Reporting in the FinancialStatements Income Statement (partial) Sales revenue $900,000 Cost of goods sold 540,000 Gross profit $360,000 Ending Balance Sheet (partial) Current assets: Cash $ XXX Short-term investments XXX Accounts receivable, net XXX Inventory 120,000 Prepaid expenses XXX
Inventory Costing MethodMethods for determining per unit Inventory Cost Specific unit cost Average cost First-in, first-out (FIFO) cost Last-in, first-out (LIFO) cost
Which Method will a CompanyUse?Decision is up to Management NOT based on Actual Inventory MovementsA tool for managing EarningsA tool for managing Taxes
Illustrative Data Beginning inventory (10 units @ $10) $ 100 No. 1 (25 units @ $14 per unit) $350 No. 2 (25 units @ $18 per unit) 450 Total purchases 800 Cost of 60 goods available for sale $ 900 Ending inventory: 20 units Cost of goods sold: 40 units
Specific Unit Cost 5 Units @ $10Cost of Goods Sold $ 50 350 25 Units @ $14 180 $580 10 Units @ $18$900 – $580 = $320
Weighted-Average, AverageCosting Average Cost Cost of Goods Available = per unit Number of units available Inventory (at average cost)Beg Bal (10 units @ $10) 100Purchases:25 units @ $14 350 Cost of goods sold (40 units25 units @ $18 450 @ average cost of $15 per unit 600Ending Bal (20 units@ average cost of $15per unit 300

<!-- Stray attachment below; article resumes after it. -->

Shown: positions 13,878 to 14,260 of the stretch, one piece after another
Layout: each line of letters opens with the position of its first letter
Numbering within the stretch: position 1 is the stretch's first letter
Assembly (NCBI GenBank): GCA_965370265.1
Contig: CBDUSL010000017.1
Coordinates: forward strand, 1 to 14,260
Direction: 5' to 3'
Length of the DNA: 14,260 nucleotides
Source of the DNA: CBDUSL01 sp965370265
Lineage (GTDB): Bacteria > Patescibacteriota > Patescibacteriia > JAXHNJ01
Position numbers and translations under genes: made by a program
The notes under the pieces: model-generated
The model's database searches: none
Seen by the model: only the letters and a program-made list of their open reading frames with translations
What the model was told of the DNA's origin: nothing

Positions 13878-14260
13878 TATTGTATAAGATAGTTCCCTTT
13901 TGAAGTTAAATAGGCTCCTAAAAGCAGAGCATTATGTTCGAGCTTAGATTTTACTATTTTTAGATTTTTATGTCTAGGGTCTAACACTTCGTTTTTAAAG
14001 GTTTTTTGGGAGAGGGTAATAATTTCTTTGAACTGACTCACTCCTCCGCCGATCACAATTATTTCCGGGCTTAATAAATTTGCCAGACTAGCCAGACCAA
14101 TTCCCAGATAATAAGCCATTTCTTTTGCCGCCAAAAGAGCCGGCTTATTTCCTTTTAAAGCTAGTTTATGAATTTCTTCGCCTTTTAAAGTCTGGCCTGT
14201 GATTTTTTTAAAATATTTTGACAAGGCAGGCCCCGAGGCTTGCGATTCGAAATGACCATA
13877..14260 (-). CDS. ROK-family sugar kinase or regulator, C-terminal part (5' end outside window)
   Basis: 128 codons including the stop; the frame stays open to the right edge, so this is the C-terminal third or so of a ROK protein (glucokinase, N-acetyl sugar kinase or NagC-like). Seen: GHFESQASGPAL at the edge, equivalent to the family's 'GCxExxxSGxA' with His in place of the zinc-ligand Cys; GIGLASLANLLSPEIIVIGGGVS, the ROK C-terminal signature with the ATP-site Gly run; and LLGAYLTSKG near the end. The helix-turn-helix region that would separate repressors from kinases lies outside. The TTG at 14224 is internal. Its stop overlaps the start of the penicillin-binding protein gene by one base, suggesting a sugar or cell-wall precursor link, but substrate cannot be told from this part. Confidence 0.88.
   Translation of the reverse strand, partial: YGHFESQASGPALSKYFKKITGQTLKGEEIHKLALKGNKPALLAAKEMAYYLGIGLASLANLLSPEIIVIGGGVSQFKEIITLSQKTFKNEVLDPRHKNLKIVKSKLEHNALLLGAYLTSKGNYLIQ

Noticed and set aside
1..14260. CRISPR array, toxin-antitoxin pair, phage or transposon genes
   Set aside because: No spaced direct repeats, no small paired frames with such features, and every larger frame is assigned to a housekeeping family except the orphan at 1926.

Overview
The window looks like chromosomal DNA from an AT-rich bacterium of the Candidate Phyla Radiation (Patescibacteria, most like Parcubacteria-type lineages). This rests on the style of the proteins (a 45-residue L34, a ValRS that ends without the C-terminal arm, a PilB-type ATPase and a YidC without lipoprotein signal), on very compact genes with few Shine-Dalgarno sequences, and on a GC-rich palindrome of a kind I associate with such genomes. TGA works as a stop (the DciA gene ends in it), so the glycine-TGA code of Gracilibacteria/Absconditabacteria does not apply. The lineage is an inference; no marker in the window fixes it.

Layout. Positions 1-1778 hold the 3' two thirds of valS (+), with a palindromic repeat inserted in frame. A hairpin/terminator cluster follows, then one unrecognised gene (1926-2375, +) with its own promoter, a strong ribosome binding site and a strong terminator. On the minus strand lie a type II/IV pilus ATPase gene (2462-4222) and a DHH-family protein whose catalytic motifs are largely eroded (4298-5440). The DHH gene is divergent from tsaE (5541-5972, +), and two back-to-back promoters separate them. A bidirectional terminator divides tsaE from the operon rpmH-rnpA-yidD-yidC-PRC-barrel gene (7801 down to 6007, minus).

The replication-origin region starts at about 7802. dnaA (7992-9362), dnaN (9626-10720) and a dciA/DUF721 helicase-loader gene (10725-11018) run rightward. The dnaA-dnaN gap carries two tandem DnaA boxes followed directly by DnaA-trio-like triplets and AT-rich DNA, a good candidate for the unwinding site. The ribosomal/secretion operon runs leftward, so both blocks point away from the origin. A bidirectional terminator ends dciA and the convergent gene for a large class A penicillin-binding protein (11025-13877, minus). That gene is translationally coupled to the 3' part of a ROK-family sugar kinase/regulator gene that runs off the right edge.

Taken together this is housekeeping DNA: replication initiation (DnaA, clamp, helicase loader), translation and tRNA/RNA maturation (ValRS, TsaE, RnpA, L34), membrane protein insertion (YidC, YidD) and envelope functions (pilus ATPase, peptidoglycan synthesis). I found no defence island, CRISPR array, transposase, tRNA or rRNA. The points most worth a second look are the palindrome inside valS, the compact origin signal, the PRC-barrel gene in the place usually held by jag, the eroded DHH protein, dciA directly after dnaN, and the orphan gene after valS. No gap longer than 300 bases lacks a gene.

Weighted-Average $900 total cost 60 units = $15/unit Ending inventory = 20 $15 = $300 Cost of goods sold = 40 $15 = $600
First In, First OutFirst costs into inventory are first costs assigned to cost ofgoods sold. Inventory (at FIFO cost)Beg Bal (10 units @ $10) 100Purchases: Cost of goods sold (40 units):25 units @ $14 350 (10 units @ $10 = 100)25 units @ $18 450 (25 units @ $14 = 350) ( 5 units @ $18 = 90) 540Ending Bal(20 units @ $18) 360
First In, First Out Ending Inventory Cost: 60 units Less units sold 40 Ending inventory 20 units 20 units $18 per unit = $360
First In, First Out 10 Units @ $10Cost of Goods Sold $100 350 25 Units @ $14 90 $540 5 Units @ $18